BRIAN RICHMOND: Raymond Dart's experiences in the world war may have colored his interpretation of what these bones and teeth meant. You know, it gave him a view of the dark side of humanity and the violence of humanity, and he came up with this idea that Australopithecus had figured out that bones and teeth were hard and could be used as weapons to kill other animals, the, sort of, “killer ape” theory of early humans.
NARRATOR: Dart believed that the more aggressive and adventurous of our ape-like ancestors abandoned their forest environments and moved into savannahs. There, they became hunters and predators. His theory that this violent transformation gave rise to humanity soon found an audience far beyond the small world of paleoanthropology.
RICK POTTS: In the 1950s, there was a drama critic and playwright named Robert Ardrey, who became very interested in human origins, and he went to Africa and spoke with Raymond Dart. And Robert Ardrey, being a dramatist, could write like anything, and he wrote this amazing book, published in 1961, called African Genesis.
NARRATOR: African Genesis became a pop science publishing sensation of the early 1960s. Ardrey's ideas, building on those of Raymond Dart, helped frame public debate about the dawn of humanity for the next 20 years.
RICK POTTS: The very first sentence in that book, I remember, ⟊use I read it as a teenager and was enthralled by it: “Not in innocence and not in Asia was mankind born.” And, in that one sentence, he encapsulated Raymond Dart's ideas that it was an African genesis and that where we came from was not from an innocent creature but from the most violent of killer apes.
NARRATOR: One of Robert Ardrey's greatest fans was the filmmaker Stanley Kubrick. At the time he was planning a film based on the science fiction novel, 2001: A Space Odyssey. It was to be a meditation on human technology run wild. On a mission to Jupiter, the spacecraft's computer turns on the crew.
At the beginning of the film, our ancestors discover the first technology, weapons. Eventually, they will use them on each other. This was the "dawn of humanity" imagined by Dart and Ardrey.
RICK POTTS: And so, this sets up, then, for Kubrick, the same conflict that Dart felt. For Dart, that first weapon explained the emergence of human beings, while at the same time it explained the atrocities of the 20th century.
NARRATOR: Are we killer apes at heart? Is this what we will discover about our ancestors at the dawn of humanity?
The discoveries at Malapa may finally provide evidence to support or refute Raymond Dart's theory. The sediba skeletons are so well-preserved, they give the scientists a unique glimpse into their lives.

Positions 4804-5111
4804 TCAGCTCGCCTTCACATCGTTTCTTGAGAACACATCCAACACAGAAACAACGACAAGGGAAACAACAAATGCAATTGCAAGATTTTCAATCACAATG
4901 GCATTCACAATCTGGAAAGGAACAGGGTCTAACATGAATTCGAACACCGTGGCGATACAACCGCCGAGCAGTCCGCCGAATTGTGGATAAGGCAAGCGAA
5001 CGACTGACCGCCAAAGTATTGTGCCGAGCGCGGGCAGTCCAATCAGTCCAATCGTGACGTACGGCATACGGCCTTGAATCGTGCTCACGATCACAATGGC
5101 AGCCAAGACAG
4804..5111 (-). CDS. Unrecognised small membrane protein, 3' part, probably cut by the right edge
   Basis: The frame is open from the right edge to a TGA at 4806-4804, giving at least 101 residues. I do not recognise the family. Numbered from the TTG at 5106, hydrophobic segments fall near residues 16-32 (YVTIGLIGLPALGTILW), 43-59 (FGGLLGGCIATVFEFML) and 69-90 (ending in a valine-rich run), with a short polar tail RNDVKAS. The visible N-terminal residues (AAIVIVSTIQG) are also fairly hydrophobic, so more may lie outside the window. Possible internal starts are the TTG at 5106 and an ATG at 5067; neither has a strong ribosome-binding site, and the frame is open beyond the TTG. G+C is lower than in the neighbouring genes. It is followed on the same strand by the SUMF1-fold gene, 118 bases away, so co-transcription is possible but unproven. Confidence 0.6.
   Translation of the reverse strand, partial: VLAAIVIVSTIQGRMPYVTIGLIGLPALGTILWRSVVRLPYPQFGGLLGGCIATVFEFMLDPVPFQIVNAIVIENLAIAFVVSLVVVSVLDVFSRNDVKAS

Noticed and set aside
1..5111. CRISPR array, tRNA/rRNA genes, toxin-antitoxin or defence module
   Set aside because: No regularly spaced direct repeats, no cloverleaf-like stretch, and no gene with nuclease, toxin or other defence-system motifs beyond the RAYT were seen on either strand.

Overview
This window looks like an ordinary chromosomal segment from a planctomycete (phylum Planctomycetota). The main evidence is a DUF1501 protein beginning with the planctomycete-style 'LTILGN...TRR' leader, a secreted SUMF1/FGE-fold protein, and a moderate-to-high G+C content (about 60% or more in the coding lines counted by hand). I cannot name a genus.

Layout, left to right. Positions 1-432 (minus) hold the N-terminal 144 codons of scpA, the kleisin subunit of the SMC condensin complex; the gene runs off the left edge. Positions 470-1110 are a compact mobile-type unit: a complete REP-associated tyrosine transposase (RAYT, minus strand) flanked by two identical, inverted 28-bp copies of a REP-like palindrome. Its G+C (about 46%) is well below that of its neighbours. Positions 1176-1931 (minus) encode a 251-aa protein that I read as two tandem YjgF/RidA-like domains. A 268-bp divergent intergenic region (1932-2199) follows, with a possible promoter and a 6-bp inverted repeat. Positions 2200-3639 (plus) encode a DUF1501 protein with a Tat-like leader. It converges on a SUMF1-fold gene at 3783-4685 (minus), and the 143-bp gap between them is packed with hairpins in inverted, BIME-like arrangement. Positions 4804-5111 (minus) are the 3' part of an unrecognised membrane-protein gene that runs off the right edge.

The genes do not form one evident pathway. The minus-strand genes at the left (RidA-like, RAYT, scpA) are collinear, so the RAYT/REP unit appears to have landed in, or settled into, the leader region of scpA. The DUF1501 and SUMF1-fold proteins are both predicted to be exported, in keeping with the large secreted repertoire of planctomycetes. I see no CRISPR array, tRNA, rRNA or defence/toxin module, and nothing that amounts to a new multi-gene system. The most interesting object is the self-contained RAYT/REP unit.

LEE BERGER: And that's the story we are really after: how did these individuals really live, out there, in the environment? What did they do on a daily basis?
NARRATOR: Whether they were so-called “killer apes” or not can be seen in what they ate. The first direct evidence comes from their teeth. At the Max Planck Institute, in Leipzig, Amanda Henry is analyzing calculus, or tartar, fossilized along with sediba's teeth.
AMANDA HENRY (Max Planck Institute for Evolutionary Anthropology): Calculus is what happens when the bacteria in your mouth form a film on your teeth. So, it's this very thick, layered, heavily mineralized material that forms around your gum line and all sorts of surfaces of your tooth. And as it forms, it traps bacteria and proteins and remnants of your food inside.
NARRATOR: Just like the tartar dentists remove from our teeth, the calculus from sediba's teeth provides a snapshot of what they were eating.
AMANDA HENRY: So, once I have the calculus here, in this little powdered form, I'm going to dissolve it in a little bit of a weak acid. And then we're going to rinse that acid off, and hopefully, what we'll be left with is micro-remains, with this mineral matrix removed. And then we'll look at that under a microscope and see if we can identify what was in the calculus.
NARRATOR: Amanda can see what sediba was eating, when she discovers phytoliths, the microscopic remains of plants.
AMANDA HENRY: Well, this is a phytolith that we recovered from the calculus of the sediba individuals. And we have a couple of examples here, all from different plants that this individual ate.
NARRATOR: Here, at last, is evidence that will help support or disprove Dart's theory.
AMANDA HENRY: Well, this is the first time that we've had direct evidence of the kinds of foods that any Australopith ate. We've had proxy information before, we've had sort of vague categories, where the food's harder or tougher, but this is direct evidence. That's exciting.
NARRATOR: What Amanda can see trapped in sediba's tartar are microscopic remains of many different plants.
AMANDA HENRY: We have phytoliths from grasses, we have phytoliths from the bark or woody tissue of plants, and we have phytoliths, possibly, from fruits. So, all the evidence suggests that the foods that this individual was eating was coming from closed-forested regions, so eating fruits, maybe chewing on stems, eating the grasses that are growing in that area.